Joel Johnson describes the secret lives of Amazon’s elves — “workcampers” who park their RVs near Amazon’s fulfillment center in Coffeyville, Kansas:
“From what the agency people had told us, Amazon had a bad experience busing in people from Tulsa,” says Chris. “There was a lot of theft and a lot of people who weren’t really serious about the job.”
Workers from Tulsa were adding a 4-hour round-trip commute to an already grueling 10-to-12 hour shift, Cherie is quick to add. “They’d get there exhausted.”
Enter the workcampers, people making a go at living in their RVs full time — many of whom might be otherwise overqualified. “I think Amazon was skeptical at first,” says Cherie. “But after the first trial year they were very, very impressed. Workcampers came in enthusiastic about working, since most are professionals. We’ve owned businesses or been managers.” White collar workers, trying their hand at the gypsy life. Even better, the workcampers were able to stay locally.
“Every shift starts with what they call a ‘Stand Up.’ You gather in one area with your usual department — ours was called ‘Sortable Singles,’ which sounds like it should be the name of a dating site — and they’d count off how many people they needed in each department. Run through a few announcements. Give you a few safety tips. And then they lead you through five minutes of group stretches.”
Cherie was mainly a packer, putting items in the box and scanning them. Chris, on the other hand, was a “water spider.” He explains, “A water spider is responsible for keeping all the packers supplied, so ideally they’d never need to stand up and leave their station to get any other supplies like all the different sizes of boxes, plus making sure their tape machines and paper-spitter machines are operating.”
“I never quite exactly figured out why they call it a water spider. My guess is back in the history of assembly line jobs, the water spider would be the person who would bring people on the line water to drink. Nobody seemed to know!”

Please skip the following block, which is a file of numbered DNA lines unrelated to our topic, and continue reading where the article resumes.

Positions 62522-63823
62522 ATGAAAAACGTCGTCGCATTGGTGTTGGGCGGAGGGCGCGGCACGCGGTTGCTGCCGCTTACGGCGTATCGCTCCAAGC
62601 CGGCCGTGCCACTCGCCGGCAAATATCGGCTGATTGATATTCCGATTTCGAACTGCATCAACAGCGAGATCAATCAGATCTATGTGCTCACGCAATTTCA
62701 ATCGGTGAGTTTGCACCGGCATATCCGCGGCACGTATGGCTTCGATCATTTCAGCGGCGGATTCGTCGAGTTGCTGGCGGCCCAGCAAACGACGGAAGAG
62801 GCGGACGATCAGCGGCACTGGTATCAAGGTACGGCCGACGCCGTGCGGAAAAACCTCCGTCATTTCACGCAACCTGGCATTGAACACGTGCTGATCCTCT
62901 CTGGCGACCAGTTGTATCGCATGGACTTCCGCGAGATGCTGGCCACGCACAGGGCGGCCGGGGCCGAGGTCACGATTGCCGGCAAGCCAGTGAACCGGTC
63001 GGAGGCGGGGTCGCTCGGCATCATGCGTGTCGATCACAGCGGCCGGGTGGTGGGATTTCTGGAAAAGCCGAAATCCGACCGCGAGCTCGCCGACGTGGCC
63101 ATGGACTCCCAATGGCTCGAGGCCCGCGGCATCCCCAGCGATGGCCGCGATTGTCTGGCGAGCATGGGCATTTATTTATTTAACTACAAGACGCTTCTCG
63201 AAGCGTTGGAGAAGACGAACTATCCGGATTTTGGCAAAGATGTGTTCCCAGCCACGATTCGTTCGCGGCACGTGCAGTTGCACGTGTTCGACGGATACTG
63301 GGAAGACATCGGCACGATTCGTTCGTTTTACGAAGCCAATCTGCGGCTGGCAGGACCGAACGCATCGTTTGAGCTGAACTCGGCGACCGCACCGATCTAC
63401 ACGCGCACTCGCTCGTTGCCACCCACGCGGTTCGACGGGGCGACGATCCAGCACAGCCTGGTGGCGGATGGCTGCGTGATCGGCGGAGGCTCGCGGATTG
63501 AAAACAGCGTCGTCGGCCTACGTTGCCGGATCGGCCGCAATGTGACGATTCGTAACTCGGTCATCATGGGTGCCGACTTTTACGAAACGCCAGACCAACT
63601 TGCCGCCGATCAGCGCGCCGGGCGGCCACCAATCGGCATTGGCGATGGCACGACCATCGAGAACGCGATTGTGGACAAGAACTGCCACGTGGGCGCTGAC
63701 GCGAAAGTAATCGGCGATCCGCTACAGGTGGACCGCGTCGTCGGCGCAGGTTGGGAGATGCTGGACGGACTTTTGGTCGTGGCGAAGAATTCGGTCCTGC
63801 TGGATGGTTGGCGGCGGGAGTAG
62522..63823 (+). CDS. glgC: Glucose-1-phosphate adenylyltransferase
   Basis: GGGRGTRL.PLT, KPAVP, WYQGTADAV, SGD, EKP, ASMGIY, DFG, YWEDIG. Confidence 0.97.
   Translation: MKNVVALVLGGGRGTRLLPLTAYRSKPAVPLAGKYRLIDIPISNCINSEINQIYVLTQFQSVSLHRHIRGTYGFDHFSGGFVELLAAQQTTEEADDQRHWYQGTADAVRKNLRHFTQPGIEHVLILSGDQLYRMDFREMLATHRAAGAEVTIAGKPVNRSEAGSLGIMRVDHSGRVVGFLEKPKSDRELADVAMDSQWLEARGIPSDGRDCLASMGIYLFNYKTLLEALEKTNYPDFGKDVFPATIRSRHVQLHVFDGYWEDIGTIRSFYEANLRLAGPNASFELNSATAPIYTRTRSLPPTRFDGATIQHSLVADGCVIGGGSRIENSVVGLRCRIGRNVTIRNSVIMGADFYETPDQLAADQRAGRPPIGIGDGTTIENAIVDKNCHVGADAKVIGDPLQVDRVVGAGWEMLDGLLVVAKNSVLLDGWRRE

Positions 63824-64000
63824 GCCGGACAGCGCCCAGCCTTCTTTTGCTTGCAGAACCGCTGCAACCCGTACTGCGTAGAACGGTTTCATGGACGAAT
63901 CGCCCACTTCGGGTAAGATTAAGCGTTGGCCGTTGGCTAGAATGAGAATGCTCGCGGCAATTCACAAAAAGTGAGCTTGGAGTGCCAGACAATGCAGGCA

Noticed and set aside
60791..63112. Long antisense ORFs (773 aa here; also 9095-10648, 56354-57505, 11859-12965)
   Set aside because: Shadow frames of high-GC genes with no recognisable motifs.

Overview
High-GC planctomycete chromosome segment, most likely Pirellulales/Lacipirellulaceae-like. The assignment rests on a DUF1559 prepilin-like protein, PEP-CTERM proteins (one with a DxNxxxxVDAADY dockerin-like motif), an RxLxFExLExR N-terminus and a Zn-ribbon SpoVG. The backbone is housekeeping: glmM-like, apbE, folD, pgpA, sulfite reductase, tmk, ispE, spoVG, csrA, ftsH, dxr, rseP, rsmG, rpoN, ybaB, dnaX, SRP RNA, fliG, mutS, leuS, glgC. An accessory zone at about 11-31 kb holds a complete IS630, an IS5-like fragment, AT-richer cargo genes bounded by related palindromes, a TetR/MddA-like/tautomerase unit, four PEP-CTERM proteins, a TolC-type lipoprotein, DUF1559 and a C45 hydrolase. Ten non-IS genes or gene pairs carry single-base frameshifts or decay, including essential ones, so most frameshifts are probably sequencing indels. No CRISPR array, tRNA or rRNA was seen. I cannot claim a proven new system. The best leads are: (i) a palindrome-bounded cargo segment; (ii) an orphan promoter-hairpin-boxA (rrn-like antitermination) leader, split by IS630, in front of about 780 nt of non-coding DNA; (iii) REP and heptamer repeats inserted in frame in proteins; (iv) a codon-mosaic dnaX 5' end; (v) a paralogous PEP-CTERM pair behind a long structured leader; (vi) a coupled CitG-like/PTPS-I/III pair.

Inside the warehouses, machines and man alike were controlled by Amazon’s computerized assembly line.
In one part of the factory, Chris watched two giant elliptical carousels, each one the size of a football field, carry wooden trays around at 15mph. “All the items are coming in the totes on one side of this giant machine. There are people who take each individual item, scan them and put them on the trays as they go by. The trays get to a chute where their order is being assembled, tilt, and the product flies down into that space. When all the items for a particular order are assembled in one place an orange light comes on and somebody comes by.” Above, another carousel brought an endless procession of empty boxes to be filled with the orders.
It wasn’t exactly what Cherie had envisioned. “When we told people were going to do this, someone said ‘Whenever I click the order button on Amazon, I always imagine a chorus of happy, singing Oompa-Loompas riding around on Segways and shipping my stuff.’ Well… no. It’s not exactly like that.”
“The computer has to prioritize how it’s going to send out all the pickers in this giant facility. So someone could order a book and a sweater and an iPod, and those could be in completely different corners of the whole facility. But somehow they all arrive within about 30 minutes of each other.” It’s efficiency even Willy Wonka could love.